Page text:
By Raffique Shah
July 11, 2022
Many moons ago, when I was young, idealistic and very much a utopian dreamer, I had a vision for a new Beetham community. It will have formed in the early 1960s when I first travelled to Port of Spain frequently.
The route the taxis used from Chaguanas was the relatively new Princess Margaret Highway (commissioned in 1954, I think), turning west onto the Churchill-Roosevelt (built by the US armed forces in 1941 to service the largest air force base in this part of the world, Fort Read in Wallerfield, and used exclusively by military vehicles until it was handed over to the local authorities in 1949). The CRH ended at Barataria. From that point, before the Beetham Highway was opened in ’56, all traffic to PoS had to return to the Eastern Main Road to access PoS.
It was because of that circuitous, time-consuming exercise that commuters had to endure to travel to and from the city that Governor Sir Edward Betham-Beetham agreed to cut a new eight-kilometre highway through the coastal mangrove west of Barataria, ending at the island’s main port, where the newly-constructed Wrightson Road from the west also terminated.
The Beetham had one major downside: it exposed travellers to the poverty-stricken community of what was then known as “Shanty Town”, a bustling network of thousands of shacks made from mangrove sticks, crocus bags, old galvanise, pieces of plastic, all teeming with people, hundreds, maybe thousands of them, babies, children, women and men living in squalor, seemingly unmindful of the stagnant swamp that was everywhere, and a malodorous, overpowering stench emanating from the effluent of the Fernandes/Angostura distillery.
The opening of the Beetham Highway also exposed mountains of garbage disposed of daily by citizens, all dumped here in the notorious “la basse”. As near-derelict trucks brought their cargoes of waste to this site that seemed alien to people like me, the main “attractions” were men skilfully scaling onto their trays, virtually diving into the garbage, and almost skilfully extracting from their contents items they saw as being of value. As if man-vs-man battles for waste did not shock one’s sensibilities, the feature attractions were fights between man and corbeaux. The vultures swooped down on agile teenage boys who had grabbed what must be meat or something edible dumped by merchants or households, now being retrieved by other human beings, presumably for consumption: why else would they risk their lives to secure the waste?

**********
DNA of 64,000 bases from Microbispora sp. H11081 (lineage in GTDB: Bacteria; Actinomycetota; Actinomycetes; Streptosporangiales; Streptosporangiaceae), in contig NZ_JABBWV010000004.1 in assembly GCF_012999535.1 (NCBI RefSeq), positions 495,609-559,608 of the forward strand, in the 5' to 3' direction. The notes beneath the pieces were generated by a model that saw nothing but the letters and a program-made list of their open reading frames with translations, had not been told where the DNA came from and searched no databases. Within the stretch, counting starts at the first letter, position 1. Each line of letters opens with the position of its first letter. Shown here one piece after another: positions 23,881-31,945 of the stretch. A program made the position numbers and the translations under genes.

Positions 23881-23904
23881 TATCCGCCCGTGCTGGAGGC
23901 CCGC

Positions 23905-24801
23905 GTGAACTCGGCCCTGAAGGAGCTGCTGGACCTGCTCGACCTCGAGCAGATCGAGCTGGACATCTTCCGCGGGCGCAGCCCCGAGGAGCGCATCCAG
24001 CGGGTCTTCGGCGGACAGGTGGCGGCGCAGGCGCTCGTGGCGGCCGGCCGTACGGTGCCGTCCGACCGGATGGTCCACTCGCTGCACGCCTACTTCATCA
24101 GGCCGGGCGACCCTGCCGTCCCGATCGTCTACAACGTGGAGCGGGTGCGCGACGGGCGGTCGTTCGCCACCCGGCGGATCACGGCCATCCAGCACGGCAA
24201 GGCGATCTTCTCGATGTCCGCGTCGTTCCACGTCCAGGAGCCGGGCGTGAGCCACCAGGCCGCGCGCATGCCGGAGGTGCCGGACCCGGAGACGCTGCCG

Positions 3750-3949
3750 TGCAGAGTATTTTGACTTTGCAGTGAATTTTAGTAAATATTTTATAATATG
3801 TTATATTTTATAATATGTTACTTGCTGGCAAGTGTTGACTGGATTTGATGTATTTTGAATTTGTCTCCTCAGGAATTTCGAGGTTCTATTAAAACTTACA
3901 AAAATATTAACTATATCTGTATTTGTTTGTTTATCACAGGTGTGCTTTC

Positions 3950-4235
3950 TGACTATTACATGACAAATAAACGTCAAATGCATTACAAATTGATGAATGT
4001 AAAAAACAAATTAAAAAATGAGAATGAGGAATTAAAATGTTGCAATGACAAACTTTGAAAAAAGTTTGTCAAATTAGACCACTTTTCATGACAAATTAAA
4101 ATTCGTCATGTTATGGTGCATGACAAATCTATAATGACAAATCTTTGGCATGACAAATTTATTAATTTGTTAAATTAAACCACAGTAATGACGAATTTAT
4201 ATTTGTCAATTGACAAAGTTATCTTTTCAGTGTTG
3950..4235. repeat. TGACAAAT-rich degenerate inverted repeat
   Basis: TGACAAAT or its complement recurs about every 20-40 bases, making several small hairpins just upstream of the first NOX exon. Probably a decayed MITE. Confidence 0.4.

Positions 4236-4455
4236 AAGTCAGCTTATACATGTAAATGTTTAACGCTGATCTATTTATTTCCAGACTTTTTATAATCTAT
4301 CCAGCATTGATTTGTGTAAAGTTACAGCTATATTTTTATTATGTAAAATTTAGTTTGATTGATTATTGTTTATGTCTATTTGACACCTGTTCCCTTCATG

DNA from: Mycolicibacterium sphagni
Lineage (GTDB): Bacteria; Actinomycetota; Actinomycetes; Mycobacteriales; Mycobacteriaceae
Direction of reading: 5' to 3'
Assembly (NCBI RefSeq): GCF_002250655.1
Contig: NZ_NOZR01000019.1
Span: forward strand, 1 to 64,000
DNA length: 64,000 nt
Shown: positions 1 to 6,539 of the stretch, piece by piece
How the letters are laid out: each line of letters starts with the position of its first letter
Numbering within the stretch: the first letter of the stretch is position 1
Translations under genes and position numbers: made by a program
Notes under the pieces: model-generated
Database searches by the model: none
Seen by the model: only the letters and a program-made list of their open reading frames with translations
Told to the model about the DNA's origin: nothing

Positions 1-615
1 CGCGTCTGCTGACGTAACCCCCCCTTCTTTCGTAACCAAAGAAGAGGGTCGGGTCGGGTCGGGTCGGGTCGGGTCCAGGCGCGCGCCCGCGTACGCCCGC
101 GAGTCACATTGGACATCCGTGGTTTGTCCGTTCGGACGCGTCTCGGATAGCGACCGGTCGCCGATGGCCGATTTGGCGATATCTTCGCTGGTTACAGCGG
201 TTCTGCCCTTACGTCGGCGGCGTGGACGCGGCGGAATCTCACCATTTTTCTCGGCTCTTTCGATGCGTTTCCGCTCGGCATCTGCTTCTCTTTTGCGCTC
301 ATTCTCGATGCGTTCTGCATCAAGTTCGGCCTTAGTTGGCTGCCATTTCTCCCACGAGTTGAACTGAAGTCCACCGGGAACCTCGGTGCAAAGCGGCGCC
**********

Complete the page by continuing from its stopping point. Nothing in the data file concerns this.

As a young man experiencing these unbelievable battles for survival during my early forays through Beetham on my way to PoS, I became conscious of other passengers watching my startled looks: country bookie coming to town. I soon heard taxi-drivers relate stories that ranged from humorous to horrible. I wondered why the government did not intervene to make these people’s lives better.
Bear in mind I’m writing about what I saw in Beetham 60, 50 years ago. That was before terms such as waste disposal, environmental impact, recycling, poverty mitigation had entered our lexicon. I would get the opportunity to experience Shanty Town, John John and other similar districts when I returned from training at Sandhurst in 1967, thanks to soldiers who had lived there for most of their lives.
By the time I emerged from prison and the events of 1970 were added to my CV, I could almost freely walk anywhere in Laventille, East Dry River, Morvant, Cocorite and most districts in Trinidad that were seen as being prone to violence and risky to strangers. I visited and limed in panyards across the island, mostly with friends, but often solo: I was always careful, but never fearful.
There are good, decent, law-abiding, friendly people everywhere I have been to. Equally, there are the “bad” who try to throw their weight around. I am told by friends I still have in such communities, “Raf, yuh cyah lime in Beverly Hills, in Never Dirty, in Belle Vue, the way we used to do. These youth-men all packing guns, they robbing and killing anybody. No respect for elder, no care children, nothing. They are like beasts.”
I hear them. I no longer travel around the country to get a feel of things, to assess the state of the nation, the way I once did by putting my finger on the pulse of the people. My health does not allow it. But from what I read and listen to others comment about, I know it’s a different world out there. The name Raffique Shah means nothing to young men and women setting the Beetham Estate afire, or to farmers in other communities justifiably protesting the state of their roads and other infrastructure, and to people who have become jobless at a time when the cost of living in the nation is as high as the cost of dying.
(Next week: The PNM and I battle over the Beetham.)